Euro 2012 Football Kicks off amid Racist Gimmicks

Euro 2012 Football Kicks off amid Racist Gimmicks

Kiev : Ukraine | Jun 09, 2012 at 1:15 AM PDT
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Security challenge, racism fears for Ukraine

Euro 2012 Football Kicks off amid Racist Gimmicks



Euro 2012 has begun despite racist threats and similar gimmicks to obstruct the event in Eastern Europe. “Warsaw Welcomes You” read a cheery sign draped over Warsaw’s gargantuan, Soviet-era Palace of Culture. Europe’s largest fanzone with a 100,000-person capacity sprawled in its shadow, complete with a stage, massive TV screens and medical aid points.

Euro 2012 was kicking off in Poland and Ukraine on 09 June amid fears that racism and politics could overshadow Europe’s premier football showcase, held for the first time in nations once behind the Iron Curtain.

Racist trouble began with a BBC television documentary that was broadcast last month showed football fans in the two countries making Nazi salutes, taunting black players with monkey chants, and beating Asian students. Ukraine’s ambassador to London Volodymyr Khandogiy on inaugural day slammed the move, telling BBC radio he both regretted and failed to comprehend the reasoning behind it as “sport and politics, they don’t mix.”

Poland’s president and prime minister were due to attend Friday’s inaugural match along with scores of other top government officials. Sports Minister Joanna Much has said Poland is prepared to grapple with the challenges posed by hosting between the 700,000 and one million fans that are expected to flood into the country during the championships. The Kremlin however said Russian President Vladimir Putin and Prime Minister Dmitry Medvedev would be no shows at the other Friday game, Russia’s face-off with the Czech Republic in Wroclaw, southern Poland, denying earlier Polish media reports they would attend.

To deal with possible threats, Poland has an array of measures ranging from testicle-biting dogs to anti-hooligan squads armed with truck-mounted water cannon and high-tech sonic guns capable of inducing involuntary urination, local media have reported.

With excitement growing ahead of the opening match Friday evening in a rain-drenched Warsaw between Poland and Greece, Dutch captain Mark van Bommel said his team heard racist chants during a public training session in the southern Polish city of Krakow.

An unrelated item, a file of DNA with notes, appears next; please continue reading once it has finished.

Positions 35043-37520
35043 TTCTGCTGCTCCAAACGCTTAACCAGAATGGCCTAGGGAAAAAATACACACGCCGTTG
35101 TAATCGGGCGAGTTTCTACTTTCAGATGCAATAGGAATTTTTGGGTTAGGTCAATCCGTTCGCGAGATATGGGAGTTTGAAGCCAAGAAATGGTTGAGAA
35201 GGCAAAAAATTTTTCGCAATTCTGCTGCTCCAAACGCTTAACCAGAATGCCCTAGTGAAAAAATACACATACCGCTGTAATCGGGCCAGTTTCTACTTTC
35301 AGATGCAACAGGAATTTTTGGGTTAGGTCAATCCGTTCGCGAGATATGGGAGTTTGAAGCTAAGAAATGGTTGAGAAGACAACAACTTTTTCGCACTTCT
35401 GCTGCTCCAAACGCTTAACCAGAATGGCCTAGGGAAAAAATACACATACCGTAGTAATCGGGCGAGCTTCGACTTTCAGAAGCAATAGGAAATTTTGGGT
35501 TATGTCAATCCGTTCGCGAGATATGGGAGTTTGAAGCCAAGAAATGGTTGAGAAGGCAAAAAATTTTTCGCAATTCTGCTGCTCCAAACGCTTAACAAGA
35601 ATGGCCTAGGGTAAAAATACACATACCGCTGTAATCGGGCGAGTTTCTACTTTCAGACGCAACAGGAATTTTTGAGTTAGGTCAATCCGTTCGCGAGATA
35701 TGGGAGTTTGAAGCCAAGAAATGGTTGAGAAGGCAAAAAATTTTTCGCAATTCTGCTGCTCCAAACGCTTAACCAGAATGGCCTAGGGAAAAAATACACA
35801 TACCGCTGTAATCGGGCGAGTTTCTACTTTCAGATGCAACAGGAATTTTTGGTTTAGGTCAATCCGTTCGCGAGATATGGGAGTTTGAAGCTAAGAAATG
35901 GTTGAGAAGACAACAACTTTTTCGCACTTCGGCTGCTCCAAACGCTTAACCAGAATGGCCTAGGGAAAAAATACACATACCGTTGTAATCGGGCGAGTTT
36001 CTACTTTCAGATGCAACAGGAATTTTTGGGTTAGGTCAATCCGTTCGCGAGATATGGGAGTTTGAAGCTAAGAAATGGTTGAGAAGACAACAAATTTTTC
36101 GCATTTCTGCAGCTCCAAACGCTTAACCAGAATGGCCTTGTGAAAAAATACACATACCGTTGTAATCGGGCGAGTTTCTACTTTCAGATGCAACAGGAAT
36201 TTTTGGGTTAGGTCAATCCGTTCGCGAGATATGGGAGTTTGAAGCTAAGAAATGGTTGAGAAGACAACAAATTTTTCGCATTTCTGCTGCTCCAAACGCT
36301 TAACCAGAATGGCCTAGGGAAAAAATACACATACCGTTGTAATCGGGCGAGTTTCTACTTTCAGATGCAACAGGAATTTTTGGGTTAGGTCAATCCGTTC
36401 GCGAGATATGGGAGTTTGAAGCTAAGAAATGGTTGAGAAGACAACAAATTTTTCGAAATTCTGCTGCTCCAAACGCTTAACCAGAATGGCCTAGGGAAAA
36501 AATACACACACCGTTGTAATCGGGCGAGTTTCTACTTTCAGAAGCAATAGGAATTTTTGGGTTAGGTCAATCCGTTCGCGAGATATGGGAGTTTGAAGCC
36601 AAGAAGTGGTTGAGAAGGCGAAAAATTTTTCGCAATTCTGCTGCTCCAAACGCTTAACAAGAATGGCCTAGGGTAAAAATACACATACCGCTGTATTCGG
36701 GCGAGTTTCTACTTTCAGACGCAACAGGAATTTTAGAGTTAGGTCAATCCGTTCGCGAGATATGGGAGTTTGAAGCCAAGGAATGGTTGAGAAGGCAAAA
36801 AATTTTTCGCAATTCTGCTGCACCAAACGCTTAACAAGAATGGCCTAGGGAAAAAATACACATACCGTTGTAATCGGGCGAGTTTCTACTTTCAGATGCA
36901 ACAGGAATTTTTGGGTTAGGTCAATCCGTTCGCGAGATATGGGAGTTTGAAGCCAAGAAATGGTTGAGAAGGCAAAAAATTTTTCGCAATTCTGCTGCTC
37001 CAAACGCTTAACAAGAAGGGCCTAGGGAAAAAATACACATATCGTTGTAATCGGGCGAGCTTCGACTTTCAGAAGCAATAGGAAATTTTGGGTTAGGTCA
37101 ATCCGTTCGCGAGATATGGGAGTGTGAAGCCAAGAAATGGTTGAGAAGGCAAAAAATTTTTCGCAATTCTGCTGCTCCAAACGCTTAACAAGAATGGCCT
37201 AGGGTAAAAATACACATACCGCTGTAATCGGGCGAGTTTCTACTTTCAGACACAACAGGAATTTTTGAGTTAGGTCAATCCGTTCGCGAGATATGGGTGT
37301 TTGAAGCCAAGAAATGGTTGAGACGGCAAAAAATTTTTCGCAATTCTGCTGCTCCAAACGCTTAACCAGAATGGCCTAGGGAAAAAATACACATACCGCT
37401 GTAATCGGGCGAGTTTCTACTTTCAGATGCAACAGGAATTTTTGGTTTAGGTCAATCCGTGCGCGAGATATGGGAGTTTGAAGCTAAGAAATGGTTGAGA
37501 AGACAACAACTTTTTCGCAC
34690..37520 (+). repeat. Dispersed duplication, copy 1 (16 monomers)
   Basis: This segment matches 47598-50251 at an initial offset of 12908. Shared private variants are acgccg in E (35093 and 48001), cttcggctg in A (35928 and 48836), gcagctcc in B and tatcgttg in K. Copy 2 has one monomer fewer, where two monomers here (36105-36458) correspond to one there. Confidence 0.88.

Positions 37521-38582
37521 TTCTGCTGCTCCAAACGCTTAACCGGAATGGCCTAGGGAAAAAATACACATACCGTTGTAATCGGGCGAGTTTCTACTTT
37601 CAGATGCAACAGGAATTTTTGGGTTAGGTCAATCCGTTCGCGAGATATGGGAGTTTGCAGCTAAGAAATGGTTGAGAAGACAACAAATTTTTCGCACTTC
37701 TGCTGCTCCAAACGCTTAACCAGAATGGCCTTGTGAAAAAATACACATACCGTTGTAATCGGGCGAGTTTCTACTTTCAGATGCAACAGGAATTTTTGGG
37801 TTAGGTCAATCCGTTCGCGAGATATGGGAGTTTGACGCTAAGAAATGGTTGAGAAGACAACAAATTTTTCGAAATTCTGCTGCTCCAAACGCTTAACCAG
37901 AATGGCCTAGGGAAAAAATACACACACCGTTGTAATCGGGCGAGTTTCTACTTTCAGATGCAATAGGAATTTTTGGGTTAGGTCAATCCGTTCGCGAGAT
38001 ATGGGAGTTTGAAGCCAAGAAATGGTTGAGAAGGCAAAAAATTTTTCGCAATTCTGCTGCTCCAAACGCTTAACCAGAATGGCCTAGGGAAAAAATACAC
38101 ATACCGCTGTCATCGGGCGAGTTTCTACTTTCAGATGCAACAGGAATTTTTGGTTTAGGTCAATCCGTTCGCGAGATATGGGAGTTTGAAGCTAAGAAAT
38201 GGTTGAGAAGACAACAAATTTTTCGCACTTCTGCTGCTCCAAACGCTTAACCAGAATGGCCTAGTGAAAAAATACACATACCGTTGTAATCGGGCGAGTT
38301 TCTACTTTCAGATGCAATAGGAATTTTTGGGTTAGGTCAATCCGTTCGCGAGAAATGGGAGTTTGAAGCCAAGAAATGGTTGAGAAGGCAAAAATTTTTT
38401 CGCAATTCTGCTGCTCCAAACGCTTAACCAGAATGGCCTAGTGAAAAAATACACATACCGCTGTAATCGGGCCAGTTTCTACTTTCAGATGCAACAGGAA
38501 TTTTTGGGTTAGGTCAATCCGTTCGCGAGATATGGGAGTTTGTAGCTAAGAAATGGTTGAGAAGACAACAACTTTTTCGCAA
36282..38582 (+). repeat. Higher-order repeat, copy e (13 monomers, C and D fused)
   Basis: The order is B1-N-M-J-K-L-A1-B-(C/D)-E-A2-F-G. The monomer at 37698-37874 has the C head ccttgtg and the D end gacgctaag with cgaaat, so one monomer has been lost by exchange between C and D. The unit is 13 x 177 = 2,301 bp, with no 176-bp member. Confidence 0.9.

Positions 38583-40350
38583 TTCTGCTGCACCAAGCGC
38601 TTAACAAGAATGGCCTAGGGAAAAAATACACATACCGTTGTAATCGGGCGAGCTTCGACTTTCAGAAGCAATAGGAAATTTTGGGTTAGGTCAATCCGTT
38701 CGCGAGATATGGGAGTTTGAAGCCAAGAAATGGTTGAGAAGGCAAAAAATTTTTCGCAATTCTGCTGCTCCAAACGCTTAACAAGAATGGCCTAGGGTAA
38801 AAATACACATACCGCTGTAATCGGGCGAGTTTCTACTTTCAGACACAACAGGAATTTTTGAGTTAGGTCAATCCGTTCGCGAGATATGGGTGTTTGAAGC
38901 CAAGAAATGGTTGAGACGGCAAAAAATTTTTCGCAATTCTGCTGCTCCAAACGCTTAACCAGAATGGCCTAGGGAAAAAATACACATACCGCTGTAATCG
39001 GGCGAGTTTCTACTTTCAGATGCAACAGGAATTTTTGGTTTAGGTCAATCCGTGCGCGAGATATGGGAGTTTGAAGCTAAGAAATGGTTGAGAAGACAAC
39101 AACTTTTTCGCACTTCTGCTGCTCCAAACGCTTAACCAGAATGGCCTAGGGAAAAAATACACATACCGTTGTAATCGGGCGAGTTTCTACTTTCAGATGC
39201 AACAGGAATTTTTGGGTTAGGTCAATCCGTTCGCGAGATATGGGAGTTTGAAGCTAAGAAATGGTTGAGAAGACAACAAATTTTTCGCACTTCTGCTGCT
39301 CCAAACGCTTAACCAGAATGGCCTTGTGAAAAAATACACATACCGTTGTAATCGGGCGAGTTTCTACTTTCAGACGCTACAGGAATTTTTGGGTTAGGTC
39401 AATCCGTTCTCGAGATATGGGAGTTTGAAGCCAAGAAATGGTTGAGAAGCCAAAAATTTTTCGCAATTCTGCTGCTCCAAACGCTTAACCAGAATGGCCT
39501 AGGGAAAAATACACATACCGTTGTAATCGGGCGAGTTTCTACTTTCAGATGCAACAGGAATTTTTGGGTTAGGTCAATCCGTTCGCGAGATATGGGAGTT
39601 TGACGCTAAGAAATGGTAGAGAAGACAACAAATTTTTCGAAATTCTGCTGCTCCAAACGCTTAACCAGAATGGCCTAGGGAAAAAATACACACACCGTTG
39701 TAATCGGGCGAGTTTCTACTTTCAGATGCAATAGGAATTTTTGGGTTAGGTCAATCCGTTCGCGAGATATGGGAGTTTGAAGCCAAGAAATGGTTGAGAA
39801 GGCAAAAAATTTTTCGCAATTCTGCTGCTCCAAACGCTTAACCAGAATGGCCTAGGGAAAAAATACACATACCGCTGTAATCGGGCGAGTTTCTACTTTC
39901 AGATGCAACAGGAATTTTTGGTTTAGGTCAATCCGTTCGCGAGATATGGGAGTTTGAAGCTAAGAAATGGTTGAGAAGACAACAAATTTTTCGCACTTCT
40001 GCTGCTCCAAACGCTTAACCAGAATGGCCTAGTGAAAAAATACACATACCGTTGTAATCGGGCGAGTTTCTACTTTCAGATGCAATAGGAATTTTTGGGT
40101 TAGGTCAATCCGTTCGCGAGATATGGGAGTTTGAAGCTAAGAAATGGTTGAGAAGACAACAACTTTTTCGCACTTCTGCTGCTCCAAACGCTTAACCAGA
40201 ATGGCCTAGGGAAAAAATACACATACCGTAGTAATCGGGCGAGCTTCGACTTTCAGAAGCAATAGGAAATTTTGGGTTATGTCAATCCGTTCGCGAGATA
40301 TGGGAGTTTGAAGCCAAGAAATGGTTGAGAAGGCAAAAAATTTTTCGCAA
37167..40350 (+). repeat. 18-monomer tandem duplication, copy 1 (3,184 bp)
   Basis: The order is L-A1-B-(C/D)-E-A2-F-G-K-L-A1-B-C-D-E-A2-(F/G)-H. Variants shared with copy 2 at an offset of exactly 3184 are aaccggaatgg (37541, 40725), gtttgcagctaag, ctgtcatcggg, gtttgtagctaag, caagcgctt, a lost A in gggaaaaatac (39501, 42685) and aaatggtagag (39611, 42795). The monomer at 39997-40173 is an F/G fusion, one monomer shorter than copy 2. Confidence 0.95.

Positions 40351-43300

The concerns over potential racism-related violence also prompted former England captain Sol Campbell, who is black, to warn fans to “stay home, watch it on TV… don’t even risk it”. The host countries readily said the claims did not give a true picture of the situation on the ground, with Poland’s organizers even extending a personal invitation to Campbell.

Britain announced it would not be sending any ministers to group-stage games.

Dutch player Ruud Gullit said in Warsaw he hoped the racist chanting was a one-off “incident” and urged the hosts to tackle the problem. “The world is watching, you have the possibility to tackle this — take this opportunity!” he said.

Much of the spotlight ahead of the opening kick has also focused on Ukraine’s treatment of its former prime minister and opposition leader Yulia Tymoshenko, who has been jailed for seven years on charges the European Union says are politically motivated. Indeed, Warsaw and Kiev hoped to use the tournament as a showcase for their ex-Communist countries, but instead have seen it mired in controversy over racist fans and Ukraine’s treatment of a top opposition leader.

The issue of Tymoshenko has also strained relations between Ukraine and the European Union — European Commission chief Jose Manuel Barroso has said he will not attend games in Ukraine, as has EU Justice Commissioner Viviane Reding. Poland’s President Bronislaw Komorowski has called boycott threats “completely inappropriate.”

Pope Benedict XVI chipped in with hopes for a sporting atmosphere ahead of Friday’s opener, saying football was like a school that taught people about respect for one another and how to make sacrifices for the good of the rest of the team. The German-born pontiff, whose Polish predecessor John Paul II was a well-regarded goalkeeper in his youth — at times on a Jewish team — added that football was also about fraternity and love.

UEFA chief Michel Platini lashed back, sternly invoking the sporting body’s neutrality and saying: “We don’t play politics.”

But neither the controversies nor torrential downpours managed to dampen the enthusiasm of Polish fans, with thousands flooding into a mammoth fanzone in central Warsaw Friday ahead of kick off.

Euro 2012 is on for sure!


د. عبد راف

Dr. Abdul Ruff, Specialist on State Terrorism; Educationalist;Chancellor-Founder of Centor for International Affairs(CIA); Independent Analyst-columnist;Chronicler of Foreign occupations & Freedom movements(Palestine,Kashmir, Iraq, Afghanistan, Pakistan, Xinjiang, Chechnya, etc); Anti-Muslimism and anti-Islamism are more dangerous than "terrorism" Anti-Islamic forces & terrorists are using criminal elements for terrorizing the world and they in disguise are harming genuine interests of ordinary Muslims. Global media today, even in Muslim nations, are controlled by CIA & other anti-Islamic agencies. Former university Teacher;/ 91-9961868309/91-9961868309

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Poland's soccer players attend a training session at the National Stadium in Warsaw
Poland's soccer players attend a training session at the National Stadium in Warsaw
abdulruff is based in Ankara, Ankara, Turkey, and is a Reporter on Allvoices.
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